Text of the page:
Code Commit

Code Commit thumbnail

What is a code commit?


Code commit refers to the process of submitting changes made to a code repository, which is a centralized storage location for source code and related files. It involves adding, modifying, or deleting files in a repository, and then creating a record of those changes to maintain a history of the project's development.


Imagine a group of writers working on a novel together. They all have access to a shared folder containing the manuscript. When a writer makes changes to the manuscript, they "commit" those changes by saving the updated version in the shared folder. This way, the other writers can see the changes and continue working on the novel without any confusion. In this analogy, the shared folder is like a code repository, and the act of saving the updated manuscript is like a code commit.

In other words

A code commit is the process of saving changes made to a project's source code in a shared repository, allowing team members to collaborate effectively.

Why is a code commit important?

It's one thing to know what code commit is, but that is worthless if you don't know why you should know what a code repository is in the first place. Let's break down the importance of this tech term based on two high-level categories. We'll walk through an explanation as well as provide a score, 1-10, that shows you how much you should care about code commit.

Pre-Product: 2/10

If you do not have a product yet, code commit might not be your top priority. However, understanding the concept can still be beneficial. As you move forward with your idea and start building a team, having a solid grasp of code commit will help you manage your project more efficiently and ensure that everyone is on the same page when it comes to development.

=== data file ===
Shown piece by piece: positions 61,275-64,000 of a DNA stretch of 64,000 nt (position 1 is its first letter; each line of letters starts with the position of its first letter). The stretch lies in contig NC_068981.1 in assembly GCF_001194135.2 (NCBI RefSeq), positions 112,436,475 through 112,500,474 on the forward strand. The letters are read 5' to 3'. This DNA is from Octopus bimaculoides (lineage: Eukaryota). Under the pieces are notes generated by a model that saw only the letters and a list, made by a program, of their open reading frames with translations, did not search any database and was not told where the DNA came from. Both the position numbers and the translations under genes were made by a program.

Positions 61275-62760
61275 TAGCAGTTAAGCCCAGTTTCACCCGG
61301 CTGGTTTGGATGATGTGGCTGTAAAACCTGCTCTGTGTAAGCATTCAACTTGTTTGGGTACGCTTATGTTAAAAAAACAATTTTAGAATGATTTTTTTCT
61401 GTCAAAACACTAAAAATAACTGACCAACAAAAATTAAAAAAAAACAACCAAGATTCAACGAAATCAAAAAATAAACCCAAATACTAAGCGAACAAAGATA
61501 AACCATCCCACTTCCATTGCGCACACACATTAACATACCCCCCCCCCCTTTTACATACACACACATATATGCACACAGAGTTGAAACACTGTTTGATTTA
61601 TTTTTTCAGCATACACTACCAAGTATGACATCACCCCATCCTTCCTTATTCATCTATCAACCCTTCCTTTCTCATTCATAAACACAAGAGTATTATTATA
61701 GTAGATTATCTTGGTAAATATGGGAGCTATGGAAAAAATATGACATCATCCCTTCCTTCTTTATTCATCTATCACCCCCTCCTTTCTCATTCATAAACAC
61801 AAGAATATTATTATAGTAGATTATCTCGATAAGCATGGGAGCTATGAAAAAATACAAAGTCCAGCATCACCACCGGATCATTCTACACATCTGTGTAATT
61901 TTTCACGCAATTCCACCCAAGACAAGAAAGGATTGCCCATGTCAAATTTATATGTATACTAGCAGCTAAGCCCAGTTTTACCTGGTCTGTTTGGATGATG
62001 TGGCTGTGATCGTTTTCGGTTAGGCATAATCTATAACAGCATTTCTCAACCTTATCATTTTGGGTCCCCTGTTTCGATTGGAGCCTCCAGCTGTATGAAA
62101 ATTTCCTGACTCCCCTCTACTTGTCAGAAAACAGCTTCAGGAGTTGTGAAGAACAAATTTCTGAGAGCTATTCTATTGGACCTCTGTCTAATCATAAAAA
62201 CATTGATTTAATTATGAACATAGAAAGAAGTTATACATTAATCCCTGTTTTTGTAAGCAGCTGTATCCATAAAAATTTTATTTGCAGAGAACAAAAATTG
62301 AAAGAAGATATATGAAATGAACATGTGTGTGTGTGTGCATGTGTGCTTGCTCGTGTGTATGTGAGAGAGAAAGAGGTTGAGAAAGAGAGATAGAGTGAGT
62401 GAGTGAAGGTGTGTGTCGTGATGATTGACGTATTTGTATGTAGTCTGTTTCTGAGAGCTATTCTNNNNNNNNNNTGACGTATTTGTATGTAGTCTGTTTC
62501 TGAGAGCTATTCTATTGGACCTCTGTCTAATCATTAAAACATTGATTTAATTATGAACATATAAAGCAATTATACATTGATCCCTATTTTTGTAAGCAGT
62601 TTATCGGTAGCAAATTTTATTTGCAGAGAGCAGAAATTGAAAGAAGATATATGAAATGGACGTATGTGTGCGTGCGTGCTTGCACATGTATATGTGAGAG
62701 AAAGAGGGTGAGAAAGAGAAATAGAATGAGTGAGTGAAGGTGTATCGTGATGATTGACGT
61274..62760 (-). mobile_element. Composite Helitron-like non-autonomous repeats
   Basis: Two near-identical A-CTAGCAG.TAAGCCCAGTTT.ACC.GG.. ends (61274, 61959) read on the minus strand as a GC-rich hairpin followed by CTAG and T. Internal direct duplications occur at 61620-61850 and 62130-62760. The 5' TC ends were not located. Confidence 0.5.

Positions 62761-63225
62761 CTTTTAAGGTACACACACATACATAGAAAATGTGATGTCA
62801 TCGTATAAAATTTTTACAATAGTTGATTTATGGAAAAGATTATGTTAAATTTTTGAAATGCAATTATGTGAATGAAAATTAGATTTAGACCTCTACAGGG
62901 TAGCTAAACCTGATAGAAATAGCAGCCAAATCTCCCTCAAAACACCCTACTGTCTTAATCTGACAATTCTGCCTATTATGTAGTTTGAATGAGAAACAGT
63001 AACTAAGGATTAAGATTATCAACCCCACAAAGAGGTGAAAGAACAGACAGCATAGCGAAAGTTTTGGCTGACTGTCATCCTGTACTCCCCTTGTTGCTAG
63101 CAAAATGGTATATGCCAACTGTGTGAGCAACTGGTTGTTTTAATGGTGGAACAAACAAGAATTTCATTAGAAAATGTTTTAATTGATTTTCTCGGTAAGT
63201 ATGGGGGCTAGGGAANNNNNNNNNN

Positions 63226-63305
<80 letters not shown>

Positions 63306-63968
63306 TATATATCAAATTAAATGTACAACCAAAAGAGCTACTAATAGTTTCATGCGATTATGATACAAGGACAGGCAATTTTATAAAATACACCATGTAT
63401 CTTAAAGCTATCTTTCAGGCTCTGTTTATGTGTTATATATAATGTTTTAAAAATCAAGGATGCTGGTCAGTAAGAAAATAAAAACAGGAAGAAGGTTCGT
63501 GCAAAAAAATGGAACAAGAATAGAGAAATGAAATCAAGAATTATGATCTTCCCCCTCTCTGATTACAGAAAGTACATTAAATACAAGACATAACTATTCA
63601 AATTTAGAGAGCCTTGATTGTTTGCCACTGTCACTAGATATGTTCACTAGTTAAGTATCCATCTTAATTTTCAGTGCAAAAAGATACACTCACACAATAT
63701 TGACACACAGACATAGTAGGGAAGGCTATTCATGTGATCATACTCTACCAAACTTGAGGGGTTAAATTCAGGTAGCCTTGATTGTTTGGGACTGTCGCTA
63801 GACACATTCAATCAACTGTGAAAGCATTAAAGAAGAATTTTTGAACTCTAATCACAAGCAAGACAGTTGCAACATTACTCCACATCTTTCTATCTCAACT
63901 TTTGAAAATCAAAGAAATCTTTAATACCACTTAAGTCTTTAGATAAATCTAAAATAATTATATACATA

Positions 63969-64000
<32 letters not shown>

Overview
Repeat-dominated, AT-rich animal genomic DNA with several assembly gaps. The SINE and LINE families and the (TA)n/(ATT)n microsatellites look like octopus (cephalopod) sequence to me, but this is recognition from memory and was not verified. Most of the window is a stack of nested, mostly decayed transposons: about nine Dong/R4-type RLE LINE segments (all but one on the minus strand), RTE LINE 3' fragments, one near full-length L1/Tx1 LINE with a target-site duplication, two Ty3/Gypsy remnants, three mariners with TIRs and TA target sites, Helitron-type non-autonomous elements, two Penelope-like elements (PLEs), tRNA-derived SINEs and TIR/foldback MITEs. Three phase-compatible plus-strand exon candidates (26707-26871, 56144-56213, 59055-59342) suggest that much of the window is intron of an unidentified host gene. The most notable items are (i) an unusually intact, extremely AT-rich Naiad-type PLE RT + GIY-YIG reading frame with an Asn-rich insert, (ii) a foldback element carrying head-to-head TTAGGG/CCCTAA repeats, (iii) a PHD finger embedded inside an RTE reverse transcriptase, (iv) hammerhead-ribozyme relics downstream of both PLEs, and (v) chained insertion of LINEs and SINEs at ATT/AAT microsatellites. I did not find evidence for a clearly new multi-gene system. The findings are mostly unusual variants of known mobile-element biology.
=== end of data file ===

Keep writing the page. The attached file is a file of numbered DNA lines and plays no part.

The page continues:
Live Product: 8/10

If you have a live product, code commit is crucial for maintaining and improving your product. With a live product, multiple developers may be working on the same codebase, and without proper code commit practices, it can be challenging to keep track of changes and avoid conflicts. Code commit allows your team to collaborate effectively, track progress, and easily revert to previous versions if needed.

Code commit use cases

So you know what code commit is, by definition. You know if you should care about it or not depending on your situation as a business/company/product. To dig in deeper, we will walk through some tools and processes so we can make sure you really have a solid grasp on code commit.

Git and GitHub

Git is a popular version control system that allows developers to track changes in their code and collaborate on projects. GitHub is a web-based platform that provides Git repository hosting and additional features, such as issue tracking and code review. Together, Git and GitHub make it easy for developers to commit code, collaborate with others, and manage their projects.

Pull Requests

In the context of code commit, a pull request is a way for developers to propose changes to a project's codebase. A developer can create a pull request to suggest changes, discuss them with the team, and then merge the changes into the main branch once they have been reviewed and approved. This process ensures that code changes are thoroughly reviewed and helps maintain the quality of the product.

Key Takeaways:

  1. Code commit is the process of saving changes made to a project's source code in a shared repository.
  2. If you do not yet have a product, understanding code commit can still be beneficial for future collaboration and project management.
  3. If you do have a product, code commit is crucial for maintaining and improving your product, as it enables effective collaboration and version tracking.
  4. Tools like Git, GitHub, and pull requests are essential components of the code commit process.
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